Art of Good Learning 5 – The Dogma Trap

I will write one more post in this series. We next turn our attention to Chapter 37 The Dogma Trap : Why Ideologues Oversimplify Things.

I have tried doing my version of this understanding test with practitioners who gush about their own learning, their style and their teacher. It is a good test so if you have a chance do try it. Basically, the test is described below :-

…….. researchers at Yale University, confronted hundreds of people with equally simple questions. How does a toilet work? How does a battery work? The results were always the same: we think we understand these things reasonably well until we’re forced to explain them. Only then do we appreciate how many gaps there are in our knowledge. You’re probably similar. You were convinced you understood more than you actually did. That’s the knowledge illusion.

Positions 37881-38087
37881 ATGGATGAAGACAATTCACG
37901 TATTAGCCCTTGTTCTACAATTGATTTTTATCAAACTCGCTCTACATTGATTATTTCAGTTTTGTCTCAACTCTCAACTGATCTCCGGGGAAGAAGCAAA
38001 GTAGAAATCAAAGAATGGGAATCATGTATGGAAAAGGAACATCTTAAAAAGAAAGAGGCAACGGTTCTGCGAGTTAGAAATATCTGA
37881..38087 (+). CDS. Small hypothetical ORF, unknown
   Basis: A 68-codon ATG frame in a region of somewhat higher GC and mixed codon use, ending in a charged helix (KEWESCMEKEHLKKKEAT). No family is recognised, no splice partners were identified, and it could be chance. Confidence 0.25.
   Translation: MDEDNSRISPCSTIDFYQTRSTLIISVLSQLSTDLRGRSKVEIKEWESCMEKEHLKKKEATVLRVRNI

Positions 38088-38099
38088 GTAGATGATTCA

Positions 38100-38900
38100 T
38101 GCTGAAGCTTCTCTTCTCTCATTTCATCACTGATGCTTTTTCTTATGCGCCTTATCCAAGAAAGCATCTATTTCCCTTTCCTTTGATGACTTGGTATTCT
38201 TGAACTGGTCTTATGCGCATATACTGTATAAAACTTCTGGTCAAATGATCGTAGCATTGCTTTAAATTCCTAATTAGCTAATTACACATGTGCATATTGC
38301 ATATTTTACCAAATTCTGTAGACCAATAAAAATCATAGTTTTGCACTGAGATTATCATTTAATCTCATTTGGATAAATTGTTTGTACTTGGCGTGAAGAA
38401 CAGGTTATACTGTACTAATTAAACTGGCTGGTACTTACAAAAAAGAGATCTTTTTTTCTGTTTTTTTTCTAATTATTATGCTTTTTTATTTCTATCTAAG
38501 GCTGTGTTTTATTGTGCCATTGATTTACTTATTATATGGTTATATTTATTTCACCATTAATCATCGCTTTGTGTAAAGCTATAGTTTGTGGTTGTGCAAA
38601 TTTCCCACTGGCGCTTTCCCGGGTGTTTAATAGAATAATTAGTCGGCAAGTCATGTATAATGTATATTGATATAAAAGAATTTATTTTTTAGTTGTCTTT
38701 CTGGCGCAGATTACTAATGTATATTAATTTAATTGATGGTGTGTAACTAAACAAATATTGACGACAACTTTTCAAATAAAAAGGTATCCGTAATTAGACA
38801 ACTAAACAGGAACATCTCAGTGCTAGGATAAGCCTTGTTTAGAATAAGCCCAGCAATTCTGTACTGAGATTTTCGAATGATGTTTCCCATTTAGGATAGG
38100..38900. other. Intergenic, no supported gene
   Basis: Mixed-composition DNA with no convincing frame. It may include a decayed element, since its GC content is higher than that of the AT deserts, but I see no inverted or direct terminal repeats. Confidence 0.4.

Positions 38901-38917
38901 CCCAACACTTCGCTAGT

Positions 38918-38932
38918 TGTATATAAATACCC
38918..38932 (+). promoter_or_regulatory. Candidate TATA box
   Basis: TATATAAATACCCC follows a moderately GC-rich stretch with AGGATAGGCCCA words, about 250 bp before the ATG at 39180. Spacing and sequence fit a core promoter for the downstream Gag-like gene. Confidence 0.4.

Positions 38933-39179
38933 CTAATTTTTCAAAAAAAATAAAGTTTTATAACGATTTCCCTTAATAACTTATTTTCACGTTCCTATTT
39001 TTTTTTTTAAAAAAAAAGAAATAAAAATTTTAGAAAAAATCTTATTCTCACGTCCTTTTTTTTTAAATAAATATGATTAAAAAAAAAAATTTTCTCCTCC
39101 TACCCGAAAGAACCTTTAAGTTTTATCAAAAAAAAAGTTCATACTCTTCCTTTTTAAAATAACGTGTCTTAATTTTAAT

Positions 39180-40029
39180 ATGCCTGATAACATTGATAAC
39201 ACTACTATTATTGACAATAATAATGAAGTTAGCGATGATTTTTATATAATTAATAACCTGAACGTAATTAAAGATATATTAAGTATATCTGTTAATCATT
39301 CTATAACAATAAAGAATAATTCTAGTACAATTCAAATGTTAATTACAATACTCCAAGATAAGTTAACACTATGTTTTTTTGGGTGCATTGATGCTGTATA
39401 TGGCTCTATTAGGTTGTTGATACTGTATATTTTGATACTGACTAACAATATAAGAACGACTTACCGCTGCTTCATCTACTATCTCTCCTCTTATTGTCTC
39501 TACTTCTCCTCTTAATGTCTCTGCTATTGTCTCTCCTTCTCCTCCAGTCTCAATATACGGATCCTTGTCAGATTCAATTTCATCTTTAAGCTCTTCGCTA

Go to a forum on Tai Chi. Any forum. You will find a few who are staunch defenders of their styles, their schools. Some will even challenge you to a fight if you question them and they are unable to answer you satisfactorily. Rather than be open minded (that’s what they always say as long as you praise their answers) they dig themselves further into their position. As Dobelli wrote :-

Be especially wary when speaking in public. Defending a dogmatic position in public has been shown to beat it even deeper into your brain. It becomes virtually ineradicable.

I’ve been guilty here. So I make it a point to know more about what I actually know. If I don’t know then I work to find out more. Dobelli sums up this chapter as follows :-

……. think independently, don’t be too faithful to the party line, and above all give dogmas a wide berth. The quicker you understand that you don’t understand the world, the better you’ll understand the world.

Couldn’t have said it better myself.


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